After the bell: Google landed body blows in this round, and Dropbox is staggering, but still on its feet.
Round 4: Old versions and deleted files
Another advantage of saving to a folder that syncs all changes back to a central warehouse is that such a service can keep every update as a separately retrievable version. Such “version control” or “version tracking” can be useful when you need to scroll back through time and recover lost changes or even a lost file.
Right-click on a file (not a folder) in Dropbox, and choose Previous Versions. A list of versions in reverse chronological order, with the name of the person who edited a file (useful for shared files) as well as the ID of the computer on which that revision was made. You can click a Preview icon (magnifying glass) to download an earlier version, or click the radio button and then the Restore button to have the item in all sync folders replaced by the selected version.
Dropbox starts doing a little close work here, chopping away at Google’s defense, in that Google Drive stores revisions, but has two separate ways to access them based on file type, and doesn’t allow a simple restore. Control-click a file and select Manage Revisions for a file that’s not using Google Docs. A display shows revisions, but you have to click an earlier version to download it: you can’t automatically replace the version in your sync folder with a previous revision. For a Google Docs file, click the file, and then from the menu, choose See Reversion History, which allows you to compare visually different revisions in the document window.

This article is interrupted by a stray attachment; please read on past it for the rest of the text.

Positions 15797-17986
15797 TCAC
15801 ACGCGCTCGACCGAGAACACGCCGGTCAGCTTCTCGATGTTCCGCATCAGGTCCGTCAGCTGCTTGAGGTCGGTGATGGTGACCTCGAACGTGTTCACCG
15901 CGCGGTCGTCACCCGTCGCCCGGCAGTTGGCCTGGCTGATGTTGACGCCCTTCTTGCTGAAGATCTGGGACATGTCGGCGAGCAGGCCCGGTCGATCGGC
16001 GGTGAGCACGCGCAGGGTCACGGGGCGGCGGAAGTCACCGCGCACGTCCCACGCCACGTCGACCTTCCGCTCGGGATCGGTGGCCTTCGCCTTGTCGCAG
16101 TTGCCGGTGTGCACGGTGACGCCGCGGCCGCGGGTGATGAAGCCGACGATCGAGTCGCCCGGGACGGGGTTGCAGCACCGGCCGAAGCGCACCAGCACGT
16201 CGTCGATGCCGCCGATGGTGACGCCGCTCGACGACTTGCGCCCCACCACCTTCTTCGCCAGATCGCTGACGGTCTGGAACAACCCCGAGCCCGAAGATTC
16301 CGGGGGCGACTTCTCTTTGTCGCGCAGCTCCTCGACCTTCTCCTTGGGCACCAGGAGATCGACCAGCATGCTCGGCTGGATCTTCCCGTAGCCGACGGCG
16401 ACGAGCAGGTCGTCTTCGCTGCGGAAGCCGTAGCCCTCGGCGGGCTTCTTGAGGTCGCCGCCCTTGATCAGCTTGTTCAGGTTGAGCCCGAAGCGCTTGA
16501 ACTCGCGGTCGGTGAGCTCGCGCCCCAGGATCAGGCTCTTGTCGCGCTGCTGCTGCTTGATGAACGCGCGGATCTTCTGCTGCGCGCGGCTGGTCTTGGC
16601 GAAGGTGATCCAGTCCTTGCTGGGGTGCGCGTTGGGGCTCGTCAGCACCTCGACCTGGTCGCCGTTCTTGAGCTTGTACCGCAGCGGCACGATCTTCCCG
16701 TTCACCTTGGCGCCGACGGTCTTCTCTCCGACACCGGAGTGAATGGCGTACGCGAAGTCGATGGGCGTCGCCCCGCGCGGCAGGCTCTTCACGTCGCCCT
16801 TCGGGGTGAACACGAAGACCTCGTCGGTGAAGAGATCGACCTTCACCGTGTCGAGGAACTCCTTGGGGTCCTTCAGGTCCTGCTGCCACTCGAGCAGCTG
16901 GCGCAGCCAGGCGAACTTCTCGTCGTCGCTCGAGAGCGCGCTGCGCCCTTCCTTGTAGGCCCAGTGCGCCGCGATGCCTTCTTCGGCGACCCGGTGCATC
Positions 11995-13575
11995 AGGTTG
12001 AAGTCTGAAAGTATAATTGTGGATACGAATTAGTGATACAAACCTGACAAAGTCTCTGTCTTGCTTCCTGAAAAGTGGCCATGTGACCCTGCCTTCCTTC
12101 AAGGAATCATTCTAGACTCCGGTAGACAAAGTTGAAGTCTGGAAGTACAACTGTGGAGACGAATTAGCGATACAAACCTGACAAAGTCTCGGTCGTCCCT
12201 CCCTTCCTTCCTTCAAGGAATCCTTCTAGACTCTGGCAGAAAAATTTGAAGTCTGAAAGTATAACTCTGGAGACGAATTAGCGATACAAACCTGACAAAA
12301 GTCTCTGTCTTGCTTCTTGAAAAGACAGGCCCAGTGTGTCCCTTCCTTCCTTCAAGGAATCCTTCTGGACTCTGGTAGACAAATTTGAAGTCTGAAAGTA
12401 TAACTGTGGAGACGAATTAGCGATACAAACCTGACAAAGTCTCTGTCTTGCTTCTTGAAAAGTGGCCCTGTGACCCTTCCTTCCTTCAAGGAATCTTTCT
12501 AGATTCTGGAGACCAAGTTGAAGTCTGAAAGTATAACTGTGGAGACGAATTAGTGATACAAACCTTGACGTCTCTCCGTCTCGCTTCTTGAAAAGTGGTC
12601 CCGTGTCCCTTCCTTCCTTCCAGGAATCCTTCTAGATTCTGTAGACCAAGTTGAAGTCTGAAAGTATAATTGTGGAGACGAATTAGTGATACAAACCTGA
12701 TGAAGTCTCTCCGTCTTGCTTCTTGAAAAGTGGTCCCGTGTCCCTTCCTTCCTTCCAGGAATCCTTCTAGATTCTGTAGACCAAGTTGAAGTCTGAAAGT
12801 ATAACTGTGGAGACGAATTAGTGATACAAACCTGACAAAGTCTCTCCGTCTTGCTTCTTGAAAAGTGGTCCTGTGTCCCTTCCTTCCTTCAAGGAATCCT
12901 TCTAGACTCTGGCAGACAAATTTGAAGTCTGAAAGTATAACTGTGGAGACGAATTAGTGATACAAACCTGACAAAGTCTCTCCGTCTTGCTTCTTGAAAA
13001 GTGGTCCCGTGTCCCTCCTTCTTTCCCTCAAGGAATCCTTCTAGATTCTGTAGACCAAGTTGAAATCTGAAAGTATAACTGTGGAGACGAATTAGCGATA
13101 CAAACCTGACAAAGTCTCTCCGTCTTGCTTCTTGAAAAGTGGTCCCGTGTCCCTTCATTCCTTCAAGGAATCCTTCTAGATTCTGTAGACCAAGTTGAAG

Google stores 30 days of versions and up to 100 revisions per file, counting storage against your quota, while Dropbox keeps unlimited revisions for up to 30 days and doesn’t calculate their size. (Revisions are only the incremental differences between two files, and may be tiny for text files and other documents.) Dropbox also offers Pack Rat, which stores unlimited versions forever, but only for paid individual (must be turned on) and business accounts (always on).
Oh, and Dropbox snuck in under Google’s guard, and got in two uppercuts over deleted files. First blow is that Google uses a Trash folder to manage deleted files, and counts them against your storage quota. And another to the chin: when the trash is emptied in Google Drive, the file is gone for good. Dropbox doesn’t count deleted files, and you can restore any deleted file from the previous 30 days with a free account. Pack Rat for paid accounts allows permanent retention of deleted files. (There's no way to delete a file from Dropbox forever, which is a separate concern.)
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